CPEC is slowing down and China is hesitant to finance Pakistan Railways. That doesn’t mean Beijing will back off.
Tara Kartha4 January, 2021 9:32 am IST
Pakistan Army officers at Corps Headquarters in Peshawar | @OfficialDGISPR
In a year that saw the world suddenly being brought to its knees, it might be academic suicide to try a little forecasting. But Covid or not, it is something that should be done within governments rather than the usual year-end ‘review’ that essentially ends up as a cut-and-paste exercise to hide bad assessments.
The task is not easy, but a forward look is vital to prevent nasty surprises from popping up, especially in a country that is located next to the powder keg that is Pakistan. This is going to be an exercise in gray with streaks of black, but it has to be done.
The first level of forecasting is somewhat easy – the army will continue to be the dominant force in Pakistan. But there’s a twist. A combined opposition while ranting against Prime Minister Imran Khan carefully stated that while it was against the ‘puppet’, and its controllers, it fully ‘respected’ the army. Even former PM Nawaz Sharif’s rant was directed against (extended) Army Chief Qamar Javed Bajwa and ISI chief Lt Gen Faiz Hameed, together with the assurance that he had great regard for the army and its soldiers.
This is a tirade against the army chief in particular, which is curious since Sharif’s party actually supported Bajwa’s extension last year. As any army officer from a democracy will assert, extending an army chief’s tenure is bad news for everyone else down the line. As many as seven Generals were reported to have joined hands to block Bajwa’s extension when the Supreme Court decided to take it up. Expert opinion holds that 17 senior generals will retire if Bajwa completes his term, presumably in November 2022. That’s a lot of unhappiness.
It seems, therefore, that it is not entirely coincidental that the opposition in Pakistan is targeting Bajwa and his circle only. Add to that, the fact that he essentially ‘lost’ Kashmir to Article 370, and the circle is complete. The new year will not find an easy head at the top, either in the army, or by extension, in the Prime Minister’s Office. That, in turn, means that some adventurous action by Pakistan cannot be ruled out; not martial law, which is entirely unnecessary when the army is already in full control, but some populist action against enemy number one – India. Remember that General Pervez Musharraf came to power on the winds of Kargil. A group of generals could do the same.
The political maelstrom
Political forecasting is more difficult. The combined opposition in the form of the Pakistan Democratic Movement (PDM), unusually combining Left, Right and centrist parties, is being unified by the glue provided by the Pakistani ‘establishment’. There are few political leaders left who don’t have ‘accountability’ cases lodged against them, or have not been harassed in other ways. Fazlur Rehman has found his more than three-decade-old party split, with a breakaway faction under Maulana Sherani. Worse, Ali Wazir, the charismatic leader of the Pashtun Tahafuz Movement (PTM) found himself under arrest. Nawaz Sharif will have his passport withdrawn, while his strongman Khwaja Mohammed Asif was detained on accountability charges.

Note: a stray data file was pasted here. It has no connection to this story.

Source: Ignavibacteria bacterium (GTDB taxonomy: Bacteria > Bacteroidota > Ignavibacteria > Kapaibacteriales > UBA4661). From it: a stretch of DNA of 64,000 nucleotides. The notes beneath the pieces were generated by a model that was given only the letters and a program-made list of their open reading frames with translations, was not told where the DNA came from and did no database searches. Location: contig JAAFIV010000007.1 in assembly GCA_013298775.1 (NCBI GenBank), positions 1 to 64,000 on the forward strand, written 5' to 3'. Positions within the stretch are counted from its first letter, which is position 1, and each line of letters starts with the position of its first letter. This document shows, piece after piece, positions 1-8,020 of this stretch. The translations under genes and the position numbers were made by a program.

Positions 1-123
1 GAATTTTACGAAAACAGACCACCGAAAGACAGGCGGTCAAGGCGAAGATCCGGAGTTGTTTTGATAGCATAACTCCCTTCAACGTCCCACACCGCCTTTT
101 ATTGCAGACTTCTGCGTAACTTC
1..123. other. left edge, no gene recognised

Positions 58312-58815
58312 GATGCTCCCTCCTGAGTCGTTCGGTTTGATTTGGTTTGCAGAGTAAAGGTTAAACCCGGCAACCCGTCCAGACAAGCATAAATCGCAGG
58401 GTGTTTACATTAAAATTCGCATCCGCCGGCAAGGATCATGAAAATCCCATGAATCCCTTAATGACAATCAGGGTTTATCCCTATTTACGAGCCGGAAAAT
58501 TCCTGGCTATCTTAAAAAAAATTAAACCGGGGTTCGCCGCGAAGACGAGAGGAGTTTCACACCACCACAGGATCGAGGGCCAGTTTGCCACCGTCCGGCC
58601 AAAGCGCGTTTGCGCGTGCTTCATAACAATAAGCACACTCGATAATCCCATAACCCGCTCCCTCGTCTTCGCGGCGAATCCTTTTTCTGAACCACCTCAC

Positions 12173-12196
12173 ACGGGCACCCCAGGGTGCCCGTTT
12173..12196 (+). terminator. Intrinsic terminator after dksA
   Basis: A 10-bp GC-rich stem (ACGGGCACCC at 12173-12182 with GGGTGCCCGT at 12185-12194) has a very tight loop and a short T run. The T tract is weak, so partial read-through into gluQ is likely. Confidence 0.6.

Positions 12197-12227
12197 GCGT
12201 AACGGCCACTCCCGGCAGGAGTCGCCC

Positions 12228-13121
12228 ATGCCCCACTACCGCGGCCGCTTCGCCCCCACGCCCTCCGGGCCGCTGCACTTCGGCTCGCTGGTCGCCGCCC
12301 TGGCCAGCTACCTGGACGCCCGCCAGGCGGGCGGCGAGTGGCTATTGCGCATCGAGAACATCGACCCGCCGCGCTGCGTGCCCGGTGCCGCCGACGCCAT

This onslaught may have created an ‘all for one and one for all’ spirit, but unity did come under strain when the Pakistan Peoples Party (PPP) decided to contest Senate elections and by-elections, despite the PDM’s common agenda of mass resignations. But the 31 December deadline for this move has passed, and no party has done much about it. Neither is there any possibility that Imran Khan will resign by the demanded 31 January deadline.
Yet, each party has proved its strength to gather massive crowds at each venue, indicating that Pakistanis are ripe for change. The PDM cannot, however, sustain its jalsas at fever pitch indefinitely. It has to force a decision, and do it soon, probably through ‘Plan B’ – the threatened march to Islamabad or Rawalpindi. Sufficient numbers could spook the establishment into using force to disperse crowds. Which is probably why an offer of dialogue has been extended by the ruling Pakistan Tehreek-e-Insaf (PTI), even while it pooh pooh’s PDM unity. That offer has been rejected. Plan A or B, a crisis is possible by mid-2021 at least.